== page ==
Original Article

W2476 ameliorates β-cell dysfunction and exerts therapeutic effects in mouse models of diabetes via modulation of the thioredoxin-interacting protein signaling pathway

Authors: Ting LI, Guang-yao LIN, Li ZHONG, Yan ZHOU, Jia WANG, Yue ZHU, Yang FENG, Xiao-qing CAI, Qing LIU, Olivier NOSJEAN, Jean A BOUTIN, Pierre RENARD, De-hua YANG, Ming-wei WANG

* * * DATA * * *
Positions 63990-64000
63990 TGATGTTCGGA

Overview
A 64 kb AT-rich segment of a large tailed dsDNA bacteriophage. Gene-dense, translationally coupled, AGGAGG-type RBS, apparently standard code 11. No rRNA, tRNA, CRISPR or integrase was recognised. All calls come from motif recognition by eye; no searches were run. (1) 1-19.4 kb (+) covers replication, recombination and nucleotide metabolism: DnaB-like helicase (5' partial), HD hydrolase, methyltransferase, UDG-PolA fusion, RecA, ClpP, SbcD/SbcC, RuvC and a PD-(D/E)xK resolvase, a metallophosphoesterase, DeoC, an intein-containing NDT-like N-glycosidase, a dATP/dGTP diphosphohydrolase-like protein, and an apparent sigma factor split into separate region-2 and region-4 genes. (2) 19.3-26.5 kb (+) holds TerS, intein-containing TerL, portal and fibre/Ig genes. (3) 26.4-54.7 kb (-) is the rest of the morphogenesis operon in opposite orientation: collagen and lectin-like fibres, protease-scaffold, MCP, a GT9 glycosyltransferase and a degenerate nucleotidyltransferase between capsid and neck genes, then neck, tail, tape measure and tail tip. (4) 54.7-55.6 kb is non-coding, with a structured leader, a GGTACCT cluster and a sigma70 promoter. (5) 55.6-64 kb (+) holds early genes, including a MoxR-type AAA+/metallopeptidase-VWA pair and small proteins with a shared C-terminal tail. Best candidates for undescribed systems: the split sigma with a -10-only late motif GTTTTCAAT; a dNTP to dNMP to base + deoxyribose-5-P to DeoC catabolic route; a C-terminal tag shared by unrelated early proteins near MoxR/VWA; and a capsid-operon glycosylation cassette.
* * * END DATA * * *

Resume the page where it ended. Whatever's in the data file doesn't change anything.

Recent evidence shows that high glucose levels recruit carbohydrate response element-binding protein, which binds the promoter of thioredoxin-interacting protein (txnip), thereby regulating its expression in β-cells. Overexpression of txnip not only induces β-cell apoptosis but also reduces insulin production. Thus, the discovery of compounds that either inhibit TXNIP activity or suppress its expression was the focus of the present study. INS-1E cells stably transfected with either a txnip proximal glucose response element connected to a luciferase reporter plasmid (BG73) or full-length txnip promoter connected to a luciferase reporter plasmid (CL108) were used in primary and secondary high-throughput screening campaigns, respectively. From 256 000 synthetic compounds, a small molecule compound, W2476 [9-((1-(4-acetyl-phenyloxy)-ethyl)-2-)adenine], was identified as a modulator of the TXNIP-regulated signaling pathway following the screening and characterized using a battery of bioassays. The preventive and therapeutic properties of W2476 were further examined in streptozotocin-induced diabetic and diet-induced obese mice. Treatment with W2476 (1, 5, and 15 μmol/L) dose-dependently inhibited high glucose-induced TXNIP expression at the mRNA and protein levels in INS-1E cells and rat pancreatic islets. Furthermore, W2476 treatment prevented INS-1E cells from apoptosis induced by chronic exposure of high glucose and enhanced insulin production in vitro. Oral administration of W2476 (200 mg·kg-1·d-1) rescued streptozotocin-induced diabetic mice by promoting β-cell survival and enhancing insulin secretion. This therapeutic property of W2476 was further demonstrated by its ability to improve glucose homeostasis and insulin sensitivity in diet-induced obese mice. Thus, chemical intervention of the TXNIPregulated signaling pathway might present a viable approach to manage diabetes.